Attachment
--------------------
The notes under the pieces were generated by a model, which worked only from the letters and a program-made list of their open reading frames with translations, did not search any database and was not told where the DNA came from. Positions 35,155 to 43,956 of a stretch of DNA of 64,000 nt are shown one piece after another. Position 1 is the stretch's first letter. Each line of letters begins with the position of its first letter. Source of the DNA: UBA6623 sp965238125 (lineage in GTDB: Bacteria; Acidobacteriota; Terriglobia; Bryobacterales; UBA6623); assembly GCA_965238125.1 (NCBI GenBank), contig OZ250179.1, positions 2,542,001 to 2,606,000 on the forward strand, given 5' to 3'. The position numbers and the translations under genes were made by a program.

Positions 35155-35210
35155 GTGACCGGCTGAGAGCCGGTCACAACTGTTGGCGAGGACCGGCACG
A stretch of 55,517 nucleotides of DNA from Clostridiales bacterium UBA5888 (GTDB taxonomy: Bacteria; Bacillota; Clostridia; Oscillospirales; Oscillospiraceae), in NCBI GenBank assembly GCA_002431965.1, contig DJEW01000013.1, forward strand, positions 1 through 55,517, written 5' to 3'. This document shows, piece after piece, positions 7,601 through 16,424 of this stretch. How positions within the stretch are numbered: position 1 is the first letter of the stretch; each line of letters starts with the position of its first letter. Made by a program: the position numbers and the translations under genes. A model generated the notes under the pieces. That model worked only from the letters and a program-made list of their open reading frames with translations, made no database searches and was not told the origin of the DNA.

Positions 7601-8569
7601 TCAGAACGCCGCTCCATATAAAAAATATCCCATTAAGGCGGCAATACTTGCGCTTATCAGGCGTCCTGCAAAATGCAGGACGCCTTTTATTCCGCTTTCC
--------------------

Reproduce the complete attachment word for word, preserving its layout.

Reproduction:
The notes under the pieces were generated by a model, which worked only from the letters and a program-made list of their open reading frames with translations, did not search any database and was not told where the DNA came from. Positions 35,155 to 43,956 of a stretch of DNA of 64,000 nt are shown one piece after another. Position 1 is the stretch's first letter. Each line of letters begins with the position of its first letter. Source of the DNA: UBA6623 sp965238125 (lineage in GTDB: Bacteria; Acidobacteriota; Terriglobia; Bryobacterales; UBA6623); assembly GCA_965238125.1 (NCBI GenBank), contig OZ250179.1, positions 2,542,001 to 2,606,000 on the forward strand, given 5' to 3'. The position numbers and the translations under genes were made by a program.

Positions 35155-35210
35155 GTGACCGGCTGAGAGCCGGTCACAACTGTTGGCGAGGACCGGCACG
A stretch of 55,517 nucleotides of DNA from Clostridiales bacterium UBA5888 (GTDB taxonomy: Bacteria; Bacillota; Clostridia; Oscillospirales; Oscillospiraceae), in NCBI GenBank assembly GCA_002431965.1, contig DJEW01000013.1, forward strand, positions 1 through 55,517, written 5' to 3'. This document shows, piece after piece, positions 7,601 through 16,424 of this stretch. How positions within the stretch are numbered: position 1 is the first letter of the stretch; each line of letters starts with the position of its first letter. Made by a program: the position numbers and the translations under genes. A model generated the notes under the pieces. That model worked only from the letters and a program-made list of their open reading frames with translations, made no database searches and was not told the origin of the DNA.

Positions 7601-8569
7601 TCAGAACGCCGCTCCATATAAAAAATATCCCATTAAGGCGGCAATACTTGCGCTTATCAGGCGTCCTGCAAAATGCAGGACGCCTTTTATTCCGCTTTCC